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As the season comes to a close, we're shutting down the local pools and getting in those last barbecues before fall is upon us. But families aren't the only ones looking to get a bit more out of the fading sunlight. The whole retail sector has shown a burst of strength at the end of the summer, and department stores are no exception. August sales figures are out, highlighting the strong summer that companies have had, and hinting at a strong finish to the year. Here are some of the most important chains to watch throughout the next four months, and my pick of the litter.

Making hay while the sun shines
This week, Costco (Nasdaq: COST  ) , Kohl's (NYSE: KSS  ) , TJX (NYSE: TJX  ) , and Target (NYSE: TGT  ) all released their August sales performance, and everyone was a winner. Costco was the biggest upset, posting a 6% increase in same-store sales, while analysts had expected a 4.5% rise. That brings same-store-sales growth for the fiscal year up to 7%. Combined with the 9% increase that the company saw in membership fees last quarter, it looks like Costco is going to finish its fiscal year in a great place.

Assuming the current trend continues, Costco should be sharing the limelight with TJX, owners of the TJ Maxx and Marshalls brands. TJX increased same-store sales by 8% in August, which keeps its full-year figure at 8%. That's a great jump for the company, which only realized a 1% increase in same-store sales this time last year. The strong showing allowed the company to update its forecast for earnings this quarter, bumping them to the high end of its already announced $0.56-$0.59 range. TJX attributed the rise in sales to strong foot traffic, which should translate into a sustainable sales growth for the company, and is evidence of some good marketing on its part.

Kohl's managed to stop a bit of bleeding with its August sales. While same-store sales are still down for the year, they rose 3.4% last month. That's good news for Kohl's investors, who are almost three quarters into a lackluster year. Kohl's has been the clear laggard of the four chains, with its stock being the only one that has failed to outperform the S&P 500 in 2012. Based on this most recent sales release, the company still has some work to do in its women's department, which will be key to having a strong end of the year. Most of the growth for August was seen in men's, children's, and footwear.

Finally, Target exceeded analyst expectations, increasing same-store sales by 4%, against a forecast of a 3% rise. That increase pushed up at the end of the month, as customers moved in for back-to-school sales. That should carry over into September, and help the company finish out a good third quarter. With a whole raft of new gaming consoles, tablets, and movies due out before Christmas, Target looks like a good pick to finish off the year.

The bottom line
While all of these companies did well, I'm most excited about the prospects for Target. With Best Buy falling by the wayside, and whole host of new gadgets and electronic toys coming out for Christmas, I think Target is going to be a surprise winner. On top of its electronics position, Target is now making some moves into the fashion world, teaming up with Neiman Marcus for the holidays. I think that's a move that not only builds the Target brand, but could help put a nail in the coffin of ailing J.C. Penney (NYSE: JCP  ) , a retail stock I'd avoid.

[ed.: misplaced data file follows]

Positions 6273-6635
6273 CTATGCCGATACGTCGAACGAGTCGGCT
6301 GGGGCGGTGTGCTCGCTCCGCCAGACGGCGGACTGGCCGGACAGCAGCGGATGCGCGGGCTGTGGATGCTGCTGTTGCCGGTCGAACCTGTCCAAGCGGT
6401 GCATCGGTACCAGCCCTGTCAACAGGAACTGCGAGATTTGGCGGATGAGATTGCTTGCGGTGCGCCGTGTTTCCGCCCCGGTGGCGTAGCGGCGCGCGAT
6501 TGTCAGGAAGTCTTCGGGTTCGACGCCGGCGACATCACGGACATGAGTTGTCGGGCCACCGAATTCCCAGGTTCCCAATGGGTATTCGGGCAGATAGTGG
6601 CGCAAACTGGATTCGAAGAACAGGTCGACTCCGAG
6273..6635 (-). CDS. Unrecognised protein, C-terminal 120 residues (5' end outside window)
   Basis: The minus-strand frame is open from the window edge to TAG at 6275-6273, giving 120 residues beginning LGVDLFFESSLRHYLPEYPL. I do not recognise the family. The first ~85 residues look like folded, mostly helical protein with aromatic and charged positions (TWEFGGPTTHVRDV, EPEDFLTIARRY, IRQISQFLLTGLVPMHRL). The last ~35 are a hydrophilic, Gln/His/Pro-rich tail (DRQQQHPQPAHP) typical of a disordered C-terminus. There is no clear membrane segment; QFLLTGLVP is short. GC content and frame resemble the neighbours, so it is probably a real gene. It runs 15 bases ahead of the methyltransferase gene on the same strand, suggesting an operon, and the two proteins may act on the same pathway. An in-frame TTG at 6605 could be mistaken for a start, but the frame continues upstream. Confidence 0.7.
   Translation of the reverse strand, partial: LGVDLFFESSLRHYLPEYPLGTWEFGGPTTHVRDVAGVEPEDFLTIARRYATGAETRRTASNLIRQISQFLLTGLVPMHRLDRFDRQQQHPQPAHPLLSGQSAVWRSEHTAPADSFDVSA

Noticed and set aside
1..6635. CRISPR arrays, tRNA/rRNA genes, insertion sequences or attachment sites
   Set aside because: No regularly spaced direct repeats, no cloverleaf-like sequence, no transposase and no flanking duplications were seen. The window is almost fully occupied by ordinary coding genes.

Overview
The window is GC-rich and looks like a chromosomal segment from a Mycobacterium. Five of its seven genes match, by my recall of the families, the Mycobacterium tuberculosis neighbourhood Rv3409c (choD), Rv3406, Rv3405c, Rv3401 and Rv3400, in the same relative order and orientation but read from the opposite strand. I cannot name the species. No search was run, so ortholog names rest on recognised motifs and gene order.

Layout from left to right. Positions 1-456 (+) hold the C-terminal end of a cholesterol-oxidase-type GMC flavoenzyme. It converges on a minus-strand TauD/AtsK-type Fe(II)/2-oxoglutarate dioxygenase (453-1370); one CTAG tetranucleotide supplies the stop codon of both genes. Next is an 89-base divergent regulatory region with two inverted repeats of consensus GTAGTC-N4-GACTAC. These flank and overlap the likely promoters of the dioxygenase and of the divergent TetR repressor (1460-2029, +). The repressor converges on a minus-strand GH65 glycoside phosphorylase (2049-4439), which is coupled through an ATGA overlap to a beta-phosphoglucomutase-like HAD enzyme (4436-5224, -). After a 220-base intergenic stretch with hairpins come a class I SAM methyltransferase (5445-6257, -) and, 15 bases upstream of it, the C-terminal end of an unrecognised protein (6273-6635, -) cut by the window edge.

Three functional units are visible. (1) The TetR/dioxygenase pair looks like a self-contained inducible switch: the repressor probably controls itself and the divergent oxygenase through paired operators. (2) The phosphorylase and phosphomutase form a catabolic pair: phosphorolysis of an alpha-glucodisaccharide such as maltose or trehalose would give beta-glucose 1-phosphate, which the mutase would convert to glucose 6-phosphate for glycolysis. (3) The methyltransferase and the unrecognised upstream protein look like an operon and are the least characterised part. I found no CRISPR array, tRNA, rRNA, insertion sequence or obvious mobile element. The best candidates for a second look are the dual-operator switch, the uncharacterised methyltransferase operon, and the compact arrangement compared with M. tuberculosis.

J.C. Penney has tried to build its shops-within-a-store idea, and has had some success with the Levi's brand, but companies like Target and even TJ Maxx have outmaneuvered it on branding and selection. I've said it before; J.C. Penney is the store you have to walk through to get to the real mall. Target is a destination all its own. If you like the department store model but you want more international exposure, check out the Fool's top stock pick of 2012. It's a free report, just for our readers, and it has all the details on this great chain just south of the border. Get your free copy today.

Fool contributor Andrew Marder does not own any of the stocks mentioned in this article. The Motley Fool owns shares of Costco Wholesale. Motley Fool newsletter services have recommended buying shares of Costco Wholesale. The Motley Fool has a disclosure policy. We Fools may not all hold the same opinions, but we all believe that considering a diverse range of insights makes us better investors. Try any of our Foolish newsletter services free for 30 days.

Read/Post Comments (2) | Recommend This Article (1)

Comments from our Foolish Readers

Help us keep this a respectfully Foolish area! This is a place for our readers to discuss, debate, and learn more about the Foolish investing topic you read about above. Help us keep it clean and safe. If you believe a comment is abusive or otherwise violates our Fool's Rules, please report it via the Report this Comment Report this Comment icon found on every comment.

  • Report this Comment On August 31, 2012, at 11:15 PM, Jdeinert wrote:

    Beware of the ignorance of those who feel informed when they merely commentate on the tip of the iceberg , as have been most of these articles on jcp. Those that are Ill informed create uneducated speculation that unfortunately is absorbed by others who take on face value rather that educate, 4 yrs self funded, not 6 months. Business is merely creating profit above ur expense curve, lower earnings doesn't indicate failure when significantly less expenditure is being practiced. Food for thought

  • Report this Comment On September 01, 2012, at 8:33 PM, usgoods wrote:

    I believe that some JCP stores will stay open, but they will go bankrupt. The stock will be worth $0.00 so I am selling them short. Many customers do not like the company leadership and will not return regardless of how much they slash prices, or spend on remodeling.

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